The Pandemic Closed Jewelry Stores—So the Gems Came to Us Instead

Jill Newman
·2 min read
Photo credit: Graff/Getty
Photo credit: Graff/Getty

From Town & Country

When a Cartier client was celebrating a significant birthday recently, representatives from the maison presented a selection of jewelry at the family’s backyard party so the birthday girl could choose her favorite piece. “It truly transcended the transactional,” says Mercedes Abramo, president and CEO of Cartier North America, “and became an incredibly personal celebration.”

This isn’t Cartier’s standard protocol, but with the coronavirus pandemic, its resulting travel restrictions, and a hesitancy on the part of customers to return to stores, the jewelry house call is staging a comeback.

Such private visits were nothing out of the ordinary a century ago, when a premier jeweler was as intimately engaged with his patrons as the family doctor. None was as charismatic—or knew his clients so well—as Pierre Cartier, who routinely traveled the world to make house calls. In 1910, when he purchased the extraordinary 45-carat Hope Diamond, he already had someone in mind for the notorious blue stone: the 26-year-old mining heiress Evalyn Walsh McLean. It took some convincing, but Cartier visited McLean’s Washington, DC, home several times with the rock before she finally gave in and purchased the diamond for $180,000 (about $5 million today).

Photo credit: Library of Congress - Getty Images
Photo credit: Library of Congress - Getty Images

Private visits underscore the personal relationships that jewelers can foster with their clients, becoming trusted advisers on both significant acquisitions and sentimental gifts. “I’m thankful they feel close enough to us to invite us into their homes,” says Marc Hruschka, Graff USA’s president and CEO. House calls also mean getting to see the latest creations as soon as they’re released.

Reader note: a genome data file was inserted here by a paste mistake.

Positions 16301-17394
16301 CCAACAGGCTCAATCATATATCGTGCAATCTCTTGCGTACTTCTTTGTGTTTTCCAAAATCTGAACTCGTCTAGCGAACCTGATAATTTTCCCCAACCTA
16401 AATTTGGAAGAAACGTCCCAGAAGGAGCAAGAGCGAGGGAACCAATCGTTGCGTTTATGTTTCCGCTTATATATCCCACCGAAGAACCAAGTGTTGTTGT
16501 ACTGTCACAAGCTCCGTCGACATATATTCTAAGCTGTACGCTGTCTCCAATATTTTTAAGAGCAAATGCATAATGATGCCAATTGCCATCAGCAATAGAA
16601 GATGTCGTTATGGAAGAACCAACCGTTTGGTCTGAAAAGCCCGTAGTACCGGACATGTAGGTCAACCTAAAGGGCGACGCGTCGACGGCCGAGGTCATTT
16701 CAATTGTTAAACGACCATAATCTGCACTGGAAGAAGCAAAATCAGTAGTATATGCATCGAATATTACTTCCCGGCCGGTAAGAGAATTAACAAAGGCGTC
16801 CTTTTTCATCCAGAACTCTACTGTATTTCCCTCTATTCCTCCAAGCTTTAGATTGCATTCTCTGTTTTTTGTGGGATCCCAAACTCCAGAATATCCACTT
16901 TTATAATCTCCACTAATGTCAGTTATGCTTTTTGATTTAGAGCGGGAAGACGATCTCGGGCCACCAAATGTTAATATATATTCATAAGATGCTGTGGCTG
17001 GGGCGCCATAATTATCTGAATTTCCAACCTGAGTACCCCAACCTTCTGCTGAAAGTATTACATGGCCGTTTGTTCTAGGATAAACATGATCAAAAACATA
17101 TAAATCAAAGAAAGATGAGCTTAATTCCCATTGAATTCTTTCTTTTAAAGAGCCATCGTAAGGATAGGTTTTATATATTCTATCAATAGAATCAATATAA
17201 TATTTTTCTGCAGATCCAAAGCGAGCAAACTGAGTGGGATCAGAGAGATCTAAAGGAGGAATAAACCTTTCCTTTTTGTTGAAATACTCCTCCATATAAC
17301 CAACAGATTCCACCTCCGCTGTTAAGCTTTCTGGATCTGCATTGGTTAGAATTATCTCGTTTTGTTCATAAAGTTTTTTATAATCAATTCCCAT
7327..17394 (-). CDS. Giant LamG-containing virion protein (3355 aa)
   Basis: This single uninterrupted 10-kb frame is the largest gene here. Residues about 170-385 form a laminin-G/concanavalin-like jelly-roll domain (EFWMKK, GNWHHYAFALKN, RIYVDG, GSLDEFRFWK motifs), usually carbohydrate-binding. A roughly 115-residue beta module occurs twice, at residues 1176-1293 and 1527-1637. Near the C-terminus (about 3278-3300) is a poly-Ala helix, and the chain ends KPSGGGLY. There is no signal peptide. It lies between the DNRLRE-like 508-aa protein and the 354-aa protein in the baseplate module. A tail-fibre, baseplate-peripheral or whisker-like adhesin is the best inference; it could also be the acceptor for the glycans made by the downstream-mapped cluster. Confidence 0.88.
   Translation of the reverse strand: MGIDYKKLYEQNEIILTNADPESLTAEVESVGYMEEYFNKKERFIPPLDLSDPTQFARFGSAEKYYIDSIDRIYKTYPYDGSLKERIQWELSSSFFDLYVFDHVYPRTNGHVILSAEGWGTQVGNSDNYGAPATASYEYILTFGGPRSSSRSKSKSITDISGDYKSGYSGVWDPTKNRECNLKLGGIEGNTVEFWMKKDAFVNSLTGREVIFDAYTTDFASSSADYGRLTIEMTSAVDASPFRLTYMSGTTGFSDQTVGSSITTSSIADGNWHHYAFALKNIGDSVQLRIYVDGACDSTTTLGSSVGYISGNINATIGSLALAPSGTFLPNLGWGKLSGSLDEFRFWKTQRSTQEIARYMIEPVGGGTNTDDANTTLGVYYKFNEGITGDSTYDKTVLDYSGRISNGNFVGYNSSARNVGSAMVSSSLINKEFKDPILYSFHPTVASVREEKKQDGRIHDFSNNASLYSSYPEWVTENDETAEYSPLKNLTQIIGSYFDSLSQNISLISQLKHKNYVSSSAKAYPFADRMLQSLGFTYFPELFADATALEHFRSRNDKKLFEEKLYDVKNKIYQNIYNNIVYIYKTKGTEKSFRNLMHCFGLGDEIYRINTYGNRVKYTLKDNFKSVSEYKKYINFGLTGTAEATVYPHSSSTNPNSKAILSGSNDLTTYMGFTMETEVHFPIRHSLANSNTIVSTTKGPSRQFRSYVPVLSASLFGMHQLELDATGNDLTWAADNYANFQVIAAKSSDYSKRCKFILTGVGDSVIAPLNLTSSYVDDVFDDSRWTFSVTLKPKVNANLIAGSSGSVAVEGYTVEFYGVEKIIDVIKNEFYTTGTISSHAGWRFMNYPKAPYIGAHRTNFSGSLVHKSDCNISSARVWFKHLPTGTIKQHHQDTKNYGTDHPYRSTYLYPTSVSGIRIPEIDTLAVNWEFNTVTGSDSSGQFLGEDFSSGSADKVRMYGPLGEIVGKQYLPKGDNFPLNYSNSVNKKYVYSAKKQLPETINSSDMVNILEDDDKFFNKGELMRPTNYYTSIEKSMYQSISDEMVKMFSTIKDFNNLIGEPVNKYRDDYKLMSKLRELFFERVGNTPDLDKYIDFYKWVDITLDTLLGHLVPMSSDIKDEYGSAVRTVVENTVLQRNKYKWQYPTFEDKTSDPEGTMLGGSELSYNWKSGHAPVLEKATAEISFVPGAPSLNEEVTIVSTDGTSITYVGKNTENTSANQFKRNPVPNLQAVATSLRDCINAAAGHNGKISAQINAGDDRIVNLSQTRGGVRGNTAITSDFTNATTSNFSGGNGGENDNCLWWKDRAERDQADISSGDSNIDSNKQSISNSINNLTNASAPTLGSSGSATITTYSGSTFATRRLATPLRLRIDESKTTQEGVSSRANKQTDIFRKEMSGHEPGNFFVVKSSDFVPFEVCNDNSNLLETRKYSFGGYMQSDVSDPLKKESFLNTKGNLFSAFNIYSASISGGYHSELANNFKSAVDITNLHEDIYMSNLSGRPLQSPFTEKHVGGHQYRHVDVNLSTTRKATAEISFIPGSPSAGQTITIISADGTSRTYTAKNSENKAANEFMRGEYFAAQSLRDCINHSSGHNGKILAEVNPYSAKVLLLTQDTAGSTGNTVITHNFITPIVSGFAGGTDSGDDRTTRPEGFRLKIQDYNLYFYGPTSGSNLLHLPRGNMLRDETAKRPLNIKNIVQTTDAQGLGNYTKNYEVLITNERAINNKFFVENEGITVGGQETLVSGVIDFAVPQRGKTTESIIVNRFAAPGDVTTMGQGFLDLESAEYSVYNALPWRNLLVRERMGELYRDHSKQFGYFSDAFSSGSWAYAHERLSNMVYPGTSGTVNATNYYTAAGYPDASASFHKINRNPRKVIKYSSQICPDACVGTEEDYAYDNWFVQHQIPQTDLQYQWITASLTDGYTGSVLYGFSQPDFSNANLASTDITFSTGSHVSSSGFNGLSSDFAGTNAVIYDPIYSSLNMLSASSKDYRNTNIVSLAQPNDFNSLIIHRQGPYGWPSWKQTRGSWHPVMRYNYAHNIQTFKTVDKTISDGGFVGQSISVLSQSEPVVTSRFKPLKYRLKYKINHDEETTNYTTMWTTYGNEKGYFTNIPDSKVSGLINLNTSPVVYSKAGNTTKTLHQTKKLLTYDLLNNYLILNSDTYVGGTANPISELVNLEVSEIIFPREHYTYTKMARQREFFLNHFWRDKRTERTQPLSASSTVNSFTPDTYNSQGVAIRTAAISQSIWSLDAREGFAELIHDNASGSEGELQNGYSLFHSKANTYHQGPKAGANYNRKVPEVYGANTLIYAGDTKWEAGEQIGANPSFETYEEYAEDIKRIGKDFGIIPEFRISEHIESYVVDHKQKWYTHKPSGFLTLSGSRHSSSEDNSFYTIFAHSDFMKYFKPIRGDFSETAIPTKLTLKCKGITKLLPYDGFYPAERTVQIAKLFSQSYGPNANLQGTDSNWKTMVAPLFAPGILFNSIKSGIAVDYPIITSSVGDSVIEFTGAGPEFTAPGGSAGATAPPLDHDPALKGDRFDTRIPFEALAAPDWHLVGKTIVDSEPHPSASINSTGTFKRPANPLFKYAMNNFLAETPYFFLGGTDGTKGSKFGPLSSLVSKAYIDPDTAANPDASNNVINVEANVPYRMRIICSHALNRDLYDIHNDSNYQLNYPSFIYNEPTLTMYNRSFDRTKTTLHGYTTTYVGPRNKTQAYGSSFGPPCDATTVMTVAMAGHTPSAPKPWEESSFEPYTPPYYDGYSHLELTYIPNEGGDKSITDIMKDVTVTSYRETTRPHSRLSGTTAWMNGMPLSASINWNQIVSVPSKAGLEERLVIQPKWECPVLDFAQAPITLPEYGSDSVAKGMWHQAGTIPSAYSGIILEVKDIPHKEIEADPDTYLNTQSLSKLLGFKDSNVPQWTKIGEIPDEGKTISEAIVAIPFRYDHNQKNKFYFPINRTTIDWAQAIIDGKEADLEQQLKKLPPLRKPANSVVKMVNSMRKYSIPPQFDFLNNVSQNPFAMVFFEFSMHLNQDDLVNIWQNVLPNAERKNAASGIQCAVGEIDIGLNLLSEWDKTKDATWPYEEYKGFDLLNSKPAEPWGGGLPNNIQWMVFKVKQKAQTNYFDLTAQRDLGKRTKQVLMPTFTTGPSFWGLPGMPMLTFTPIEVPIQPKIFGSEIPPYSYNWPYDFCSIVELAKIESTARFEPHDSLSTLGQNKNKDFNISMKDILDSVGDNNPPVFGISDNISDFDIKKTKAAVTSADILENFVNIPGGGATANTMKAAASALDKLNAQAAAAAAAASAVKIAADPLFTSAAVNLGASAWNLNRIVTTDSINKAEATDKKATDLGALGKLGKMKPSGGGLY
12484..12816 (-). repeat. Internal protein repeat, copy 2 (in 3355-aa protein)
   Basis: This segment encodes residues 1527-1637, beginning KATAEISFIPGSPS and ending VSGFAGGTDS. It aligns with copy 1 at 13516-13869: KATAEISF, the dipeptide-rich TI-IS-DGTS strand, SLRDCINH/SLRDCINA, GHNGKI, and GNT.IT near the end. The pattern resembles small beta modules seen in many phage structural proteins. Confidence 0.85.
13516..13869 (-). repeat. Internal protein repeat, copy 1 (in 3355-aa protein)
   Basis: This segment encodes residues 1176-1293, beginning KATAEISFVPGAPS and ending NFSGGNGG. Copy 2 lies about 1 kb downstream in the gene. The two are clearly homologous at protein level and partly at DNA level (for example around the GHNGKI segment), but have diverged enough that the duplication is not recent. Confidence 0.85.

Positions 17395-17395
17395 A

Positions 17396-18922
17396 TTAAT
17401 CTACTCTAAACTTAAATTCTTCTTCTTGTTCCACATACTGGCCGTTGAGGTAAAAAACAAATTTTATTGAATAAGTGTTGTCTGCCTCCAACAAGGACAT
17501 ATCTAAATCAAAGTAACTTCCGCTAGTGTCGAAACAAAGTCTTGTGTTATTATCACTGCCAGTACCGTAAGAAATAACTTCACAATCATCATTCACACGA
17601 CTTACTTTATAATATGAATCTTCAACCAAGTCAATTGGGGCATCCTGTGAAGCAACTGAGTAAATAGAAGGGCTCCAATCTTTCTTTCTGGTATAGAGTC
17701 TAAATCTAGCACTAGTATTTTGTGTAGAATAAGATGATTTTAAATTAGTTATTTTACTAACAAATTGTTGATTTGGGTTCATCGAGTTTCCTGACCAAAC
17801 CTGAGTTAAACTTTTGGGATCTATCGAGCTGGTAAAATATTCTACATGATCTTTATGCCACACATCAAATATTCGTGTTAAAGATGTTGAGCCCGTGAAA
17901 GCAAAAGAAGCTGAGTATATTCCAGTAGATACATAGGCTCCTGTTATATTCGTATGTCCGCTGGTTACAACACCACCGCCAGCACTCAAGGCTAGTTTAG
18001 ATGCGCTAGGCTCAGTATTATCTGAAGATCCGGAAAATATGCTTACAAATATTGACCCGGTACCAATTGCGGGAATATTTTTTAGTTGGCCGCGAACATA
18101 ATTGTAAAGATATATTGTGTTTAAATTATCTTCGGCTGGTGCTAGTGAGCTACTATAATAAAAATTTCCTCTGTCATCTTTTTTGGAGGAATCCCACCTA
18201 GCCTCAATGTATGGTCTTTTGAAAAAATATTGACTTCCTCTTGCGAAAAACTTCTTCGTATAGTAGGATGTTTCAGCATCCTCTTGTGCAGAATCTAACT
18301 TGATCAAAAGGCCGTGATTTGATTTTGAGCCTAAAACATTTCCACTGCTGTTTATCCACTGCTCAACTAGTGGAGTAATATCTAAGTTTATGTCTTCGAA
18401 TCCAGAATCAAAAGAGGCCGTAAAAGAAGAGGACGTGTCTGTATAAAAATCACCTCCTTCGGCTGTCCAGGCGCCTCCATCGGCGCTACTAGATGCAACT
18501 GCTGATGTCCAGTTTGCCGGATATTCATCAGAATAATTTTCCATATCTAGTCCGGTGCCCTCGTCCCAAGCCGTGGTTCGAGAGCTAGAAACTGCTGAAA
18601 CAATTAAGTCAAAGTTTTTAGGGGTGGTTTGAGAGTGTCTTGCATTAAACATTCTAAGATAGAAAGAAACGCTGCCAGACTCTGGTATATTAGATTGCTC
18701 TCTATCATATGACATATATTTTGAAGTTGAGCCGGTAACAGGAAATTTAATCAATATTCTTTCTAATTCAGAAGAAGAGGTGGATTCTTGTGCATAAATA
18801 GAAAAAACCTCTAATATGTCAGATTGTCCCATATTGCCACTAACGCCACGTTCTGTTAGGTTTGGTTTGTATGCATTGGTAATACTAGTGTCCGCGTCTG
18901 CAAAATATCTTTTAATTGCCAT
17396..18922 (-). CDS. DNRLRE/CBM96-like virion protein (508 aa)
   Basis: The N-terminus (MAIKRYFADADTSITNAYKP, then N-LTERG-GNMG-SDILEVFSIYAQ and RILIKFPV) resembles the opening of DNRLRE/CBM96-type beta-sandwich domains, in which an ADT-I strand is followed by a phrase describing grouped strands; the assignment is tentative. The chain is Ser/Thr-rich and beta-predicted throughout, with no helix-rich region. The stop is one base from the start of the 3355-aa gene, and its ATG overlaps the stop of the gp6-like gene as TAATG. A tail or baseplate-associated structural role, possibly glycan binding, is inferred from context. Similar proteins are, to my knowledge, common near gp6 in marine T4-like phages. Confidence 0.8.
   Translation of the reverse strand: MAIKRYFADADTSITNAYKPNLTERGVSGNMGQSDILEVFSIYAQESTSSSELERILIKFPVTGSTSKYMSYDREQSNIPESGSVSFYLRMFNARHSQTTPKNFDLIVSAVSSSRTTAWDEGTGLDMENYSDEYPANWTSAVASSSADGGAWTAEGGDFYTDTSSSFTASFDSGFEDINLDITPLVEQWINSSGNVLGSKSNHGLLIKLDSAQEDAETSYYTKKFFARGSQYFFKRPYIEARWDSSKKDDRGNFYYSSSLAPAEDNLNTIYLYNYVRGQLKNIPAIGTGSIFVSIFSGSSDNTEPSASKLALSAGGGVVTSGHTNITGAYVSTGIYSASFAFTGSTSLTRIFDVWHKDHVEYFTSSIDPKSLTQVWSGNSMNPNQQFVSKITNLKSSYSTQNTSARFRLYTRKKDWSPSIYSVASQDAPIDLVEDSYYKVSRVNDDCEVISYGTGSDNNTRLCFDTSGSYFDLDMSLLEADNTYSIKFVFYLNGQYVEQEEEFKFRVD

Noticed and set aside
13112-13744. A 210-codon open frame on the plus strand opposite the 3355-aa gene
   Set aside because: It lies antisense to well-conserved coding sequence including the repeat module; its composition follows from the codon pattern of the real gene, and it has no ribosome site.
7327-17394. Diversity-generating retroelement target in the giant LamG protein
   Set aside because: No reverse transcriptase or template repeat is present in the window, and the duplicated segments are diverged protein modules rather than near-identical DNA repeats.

At Marissa Collections in Naples, Florida, the store’s team visited clients with fresh jewels from Arunashi and Irene Neuwirth. “There is an organic romanticism in finding the right piece for a client because you know just what they like,” owner Jay Hartington says.

When Russell Zelenetz, a partner at Madison Avenue’s Stephen Russell jewelers, offered to hand-deliver a client’s recently repaired Art Deco Cartier bracelet en route to the Hamptons, she asked to see some new jewels as well. So he packed a bag—and she purchased another piece. “With jewelry, it’s all about trust,” Zelenetz says. “It’s a far more intimate purchase than most things, so you really want to know who you’re buying from.”

It won’t be long before we are mingling in crowded stores again, but the luxury of jewelry house calls will undoubtedly continue—because who wouldn’t love opening the front door to someone bearing a case of sparkling gems?

This story appears in the February 2021 issue of Town & Country.
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